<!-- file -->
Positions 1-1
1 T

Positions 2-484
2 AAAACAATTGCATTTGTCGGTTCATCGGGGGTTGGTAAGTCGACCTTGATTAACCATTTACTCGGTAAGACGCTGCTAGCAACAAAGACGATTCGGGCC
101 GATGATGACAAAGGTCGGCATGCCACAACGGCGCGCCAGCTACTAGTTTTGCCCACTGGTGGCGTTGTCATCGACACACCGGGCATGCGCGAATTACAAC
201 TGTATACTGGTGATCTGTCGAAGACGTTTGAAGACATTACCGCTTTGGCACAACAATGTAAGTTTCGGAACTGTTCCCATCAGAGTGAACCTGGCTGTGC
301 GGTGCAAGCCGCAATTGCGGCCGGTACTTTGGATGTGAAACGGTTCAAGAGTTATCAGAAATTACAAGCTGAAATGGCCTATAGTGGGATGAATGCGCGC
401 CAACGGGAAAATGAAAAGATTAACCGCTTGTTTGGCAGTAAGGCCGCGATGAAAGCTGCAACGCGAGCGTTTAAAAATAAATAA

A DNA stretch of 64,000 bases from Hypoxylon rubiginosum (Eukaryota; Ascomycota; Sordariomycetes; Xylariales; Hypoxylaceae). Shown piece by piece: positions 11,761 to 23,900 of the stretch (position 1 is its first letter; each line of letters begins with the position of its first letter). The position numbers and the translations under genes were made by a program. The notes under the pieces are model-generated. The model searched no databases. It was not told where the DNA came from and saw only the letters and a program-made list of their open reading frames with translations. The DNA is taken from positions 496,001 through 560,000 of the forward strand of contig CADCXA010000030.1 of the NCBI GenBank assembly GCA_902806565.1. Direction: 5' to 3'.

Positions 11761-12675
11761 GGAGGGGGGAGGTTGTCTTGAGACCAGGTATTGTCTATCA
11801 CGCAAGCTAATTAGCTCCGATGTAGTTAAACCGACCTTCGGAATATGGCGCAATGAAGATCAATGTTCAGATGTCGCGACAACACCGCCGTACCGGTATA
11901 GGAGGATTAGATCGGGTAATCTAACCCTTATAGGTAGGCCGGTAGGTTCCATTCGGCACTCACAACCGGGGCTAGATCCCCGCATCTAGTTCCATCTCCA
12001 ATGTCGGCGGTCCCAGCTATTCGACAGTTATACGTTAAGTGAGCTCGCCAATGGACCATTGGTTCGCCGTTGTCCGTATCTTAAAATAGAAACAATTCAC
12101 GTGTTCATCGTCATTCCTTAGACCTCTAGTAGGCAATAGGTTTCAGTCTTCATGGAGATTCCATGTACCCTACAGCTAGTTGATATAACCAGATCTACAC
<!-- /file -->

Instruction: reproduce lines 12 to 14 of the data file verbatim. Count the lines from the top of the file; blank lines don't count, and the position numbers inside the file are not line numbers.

11801 CGCAAGCTAATTAGCTCCGATGTAGTTAAACCGACCTTCGGAATATGGCGCAATGAAGATCAATGTTCAGATGTCGCGACAACACCGCCGTACCGGTATA
11901 GGAGGATTAGATCGGGTAATCTAACCCTTATAGGTAGGCCGGTAGGTTCCATTCGGCACTCACAACCGGGGCTAGATCCCCGCATCTAGTTCCATCTCCA
12001 ATGTCGGCGGTCCCAGCTATTCGACAGTTATACGTTAAGTGAGCTCGCCAATGGACCATTGGTTCGCCGTTGTCCGTATCTTAAAATAGAAACAATTCAC